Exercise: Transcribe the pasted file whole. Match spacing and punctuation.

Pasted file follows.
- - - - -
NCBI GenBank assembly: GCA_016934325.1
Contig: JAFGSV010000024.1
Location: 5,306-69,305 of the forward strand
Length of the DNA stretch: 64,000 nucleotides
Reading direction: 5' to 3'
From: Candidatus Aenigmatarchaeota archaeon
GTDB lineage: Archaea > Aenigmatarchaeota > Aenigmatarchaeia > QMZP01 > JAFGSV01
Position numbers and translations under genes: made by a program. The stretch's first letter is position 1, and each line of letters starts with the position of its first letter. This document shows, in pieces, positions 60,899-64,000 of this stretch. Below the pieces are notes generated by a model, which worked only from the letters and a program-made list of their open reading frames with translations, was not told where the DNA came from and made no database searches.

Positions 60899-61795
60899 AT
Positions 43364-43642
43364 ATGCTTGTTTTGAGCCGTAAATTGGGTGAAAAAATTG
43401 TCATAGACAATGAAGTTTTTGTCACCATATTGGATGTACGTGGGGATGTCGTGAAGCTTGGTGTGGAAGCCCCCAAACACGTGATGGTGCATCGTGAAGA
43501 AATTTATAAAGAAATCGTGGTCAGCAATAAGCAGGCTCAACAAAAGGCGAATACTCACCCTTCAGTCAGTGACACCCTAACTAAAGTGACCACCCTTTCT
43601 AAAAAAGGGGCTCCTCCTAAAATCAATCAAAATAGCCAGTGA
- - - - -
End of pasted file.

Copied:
NCBI GenBank assembly: GCA_016934325.1
Contig: JAFGSV010000024.1
Location: 5,306-69,305 of the forward strand
Length of the DNA stretch: 64,000 nucleotides
Reading direction: 5' to 3'
From: Candidatus Aenigmatarchaeota archaeon
GTDB lineage: Archaea > Aenigmatarchaeota > Aenigmatarchaeia > QMZP01 > JAFGSV01
Position numbers and translations under genes: made by a program. The stretch's first letter is position 1, and each line of letters starts with the position of its first letter. This document shows, in pieces, positions 60,899-64,000 of this stretch. Below the pieces are notes generated by a model, which worked only from the letters and a program-made list of their open reading frames with translations, was not told where the DNA came from and made no database searches.

Positions 60899-61795
60899 AT
Positions 43364-43642
43364 ATGCTTGTTTTGAGCCGTAAATTGGGTGAAAAAATTG
43401 TCATAGACAATGAAGTTTTTGTCACCATATTGGATGTACGTGGGGATGTCGTGAAGCTTGGTGTGGAAGCCCCCAAACACGTGATGGTGCATCGTGAAGA
43501 AATTTATAAAGAAATCGTGGTCAGCAATAAGCAGGCTCAACAAAAGGCGAATACTCACCCTTCAGTCAGTGACACCCTAACTAAAGTGACCACCCTTTCT
43601 AAAAAAGGGGCTCCTCCTAAAATCAATCAAAATAGCCAGTGA